Wedding Cake

Tomorrow there is a wedding.  Today I was given the job to drive the wedding cake to the church location. I don’t know much about Haitian weddings, but heard that the cake is a big deal. 

Toward that end, this morning I meandered over to the Women’s Center kitchen to watch the skilled Heartline ladies finish icing said cake, surreptitiously snapping photos of them at work (all photos taken with my cheapo cell phone camera):

Starting the IcingMaking the Cakes

The cake was 3-tier and quite impressive.  Here is a picture I took after the icing was finished, still at the Women’s Center:


Next, the three pieces of cake were carefully transported into Beth’s pickup (in the cab).  The drive out was about an hour each way and besides the cake and other wedding paraphernalia, we also had four Haitian ladies and myself all in the four-door cab.  They didn’t put anything in the bed, guess it was too dirty back there for wedding shtuph.

After arriving in Kenai, a dusty shanty looking community where many previous tent-city dwellers have been relocated into better housing, the cake was carefully carried into the bridal suite (a plywood structure converted as such for the occasion).

 Unpacking on Location

In the following picture you can see the base of the cake has been carefully set down on the table, as well as the top of the cake. 

However, the middle piece was still being carefully held by an unnamed person. 

Moments after this picture was taken, disaster struck…

Moments Before Disaster Struck



Yep, I saw it happen right under my nose, the cake just flopped out of her hand and landed ker-plop on the cement floor!

What is left after scraping it off the floor:

The Middle Section

After the shock wore off and the ladies recovered from their heart attacks (even I may have covered my mouth in dismay) they tried seeing what the cake might look like demoted to the rank of “two-tier.”  

I thought it looked great, who needs thee levels anyways?  Overkill. 

Two-Tier Cake

Then, to my surprise, they went ahead and attempted to fix the remnants of the ruined one!  I was wondering about germs and all from the concrete floor, but guess if we’re following the 3-minute rule it was probably still OK. 

Their skill reminded me of that part in Ernest Goes to Jail where Ernest whittles a machine gun out of a bar of soap.

With patience and ingenuity, they contrived the following:

GrossFixing ItGood as New

Despite how traumatic it was for the ladies at the moment it happened, I was glad to see the bride-to-be at least appeared unperturbed. Later, on the ride back to town, the humor of the situation set in and I was regaled with peals of laughter from the back seat. 

The only girl who never seemed to snap from her deep funk was the one who dropped it (sitting )next to me in the front seat). 

But, I won’t reveal her name Smile

Below is a picture of where the wedding will take place tomorrow. 


The bride-to-be is on the left wearing white. I only met her today, but was impressed at how pleasant and nice a lady she seemed.

An interesting factoid is that after the earthquake one of her legs had to be amputated and she now has a prosthetic, but appears to get around pretty well regardless!

What Should Wealthy Churches Do (and Not Do) with Donated Money to Avoid Creating Unhealthy Dependency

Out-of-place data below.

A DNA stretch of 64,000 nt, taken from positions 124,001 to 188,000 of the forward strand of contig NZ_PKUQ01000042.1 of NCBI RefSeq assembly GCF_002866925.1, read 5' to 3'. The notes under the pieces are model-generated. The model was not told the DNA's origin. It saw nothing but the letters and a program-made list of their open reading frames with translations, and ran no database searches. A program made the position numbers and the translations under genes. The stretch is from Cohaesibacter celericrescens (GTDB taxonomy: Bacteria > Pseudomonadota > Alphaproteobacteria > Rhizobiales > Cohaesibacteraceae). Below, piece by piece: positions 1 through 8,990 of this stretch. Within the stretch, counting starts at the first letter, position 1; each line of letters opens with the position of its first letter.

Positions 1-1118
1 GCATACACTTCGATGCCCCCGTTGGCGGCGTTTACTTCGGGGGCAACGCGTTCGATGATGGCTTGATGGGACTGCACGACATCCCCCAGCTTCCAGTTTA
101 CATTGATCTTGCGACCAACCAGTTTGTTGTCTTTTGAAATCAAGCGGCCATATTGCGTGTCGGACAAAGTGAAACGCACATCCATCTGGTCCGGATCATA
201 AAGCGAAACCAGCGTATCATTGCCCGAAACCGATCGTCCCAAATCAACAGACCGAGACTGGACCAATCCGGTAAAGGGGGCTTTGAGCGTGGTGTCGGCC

I’m currently reading through a book by Glenn Schwartz entitled, When Charity Destroys Dignity.

I thought the content in one of the chapters was particularly solid enough to bear repeating.  So this information is mostly from chapter four of that book.  I think the advice is mostly relevant for individual Christians as well as churches.

The first point is to define “wealthy.”  The definition given is, “those who have more than needed to live on.”  So “wealthy” doesn’t just mean “western,” but rather any church (or person) who has more than they need for themselves. In some cases, by that standard, many westerners are not wealthy.

The second point is to think about where financial unbalances come from in the first place.  Especially when there is a potential that wealth was created in a questionable way.  Schwartz writes, “In other words, someone may not have received a fair price for the raw materials that were sold to those who manufactured them into items for sale.”  He goes on to add, “Those who are benefiting from this imbalance end up with more than they need to live on (excess spendable income) which they then decide to give back in the form of charity.”  Then Schwartz makes this anecdotal point, “Would Ugandan farmers prefer the charitable handout, or would they rather have a fair price for their raw materials?”  Probably the latter. 

This is a complicated factor, but the bottom line is that, “all of us should look at the income we get and ask, ‘Has it been gained in a fair way?’”

Glenn’s List of Positive Ideas:

  1. Preach the Gospel Where it has not been Preached (particularly the 10/40 window)
  2. Consider Providing Full Missionary Support for a Missionary Family (instead of supporting many partway)
  3. Invest in Cross-Cultural Training for Missionaries (more important than many realize)
  4. Invest in Mobilization Efforts (“wherever there are sleeping Christians, waking them up and motivating them to make the Kingdom of God their highest priority is a worthwhile investment”)
  5. Invest in Ministries that do not have a Natural Giving Constituency (e.g. radio broadcasting, campus organizations, Bible translation)
  6. Help Refugees (but sensitively, being mindful of their dignity)
  7. Invest in Preventive Health Programs (rather than curative health)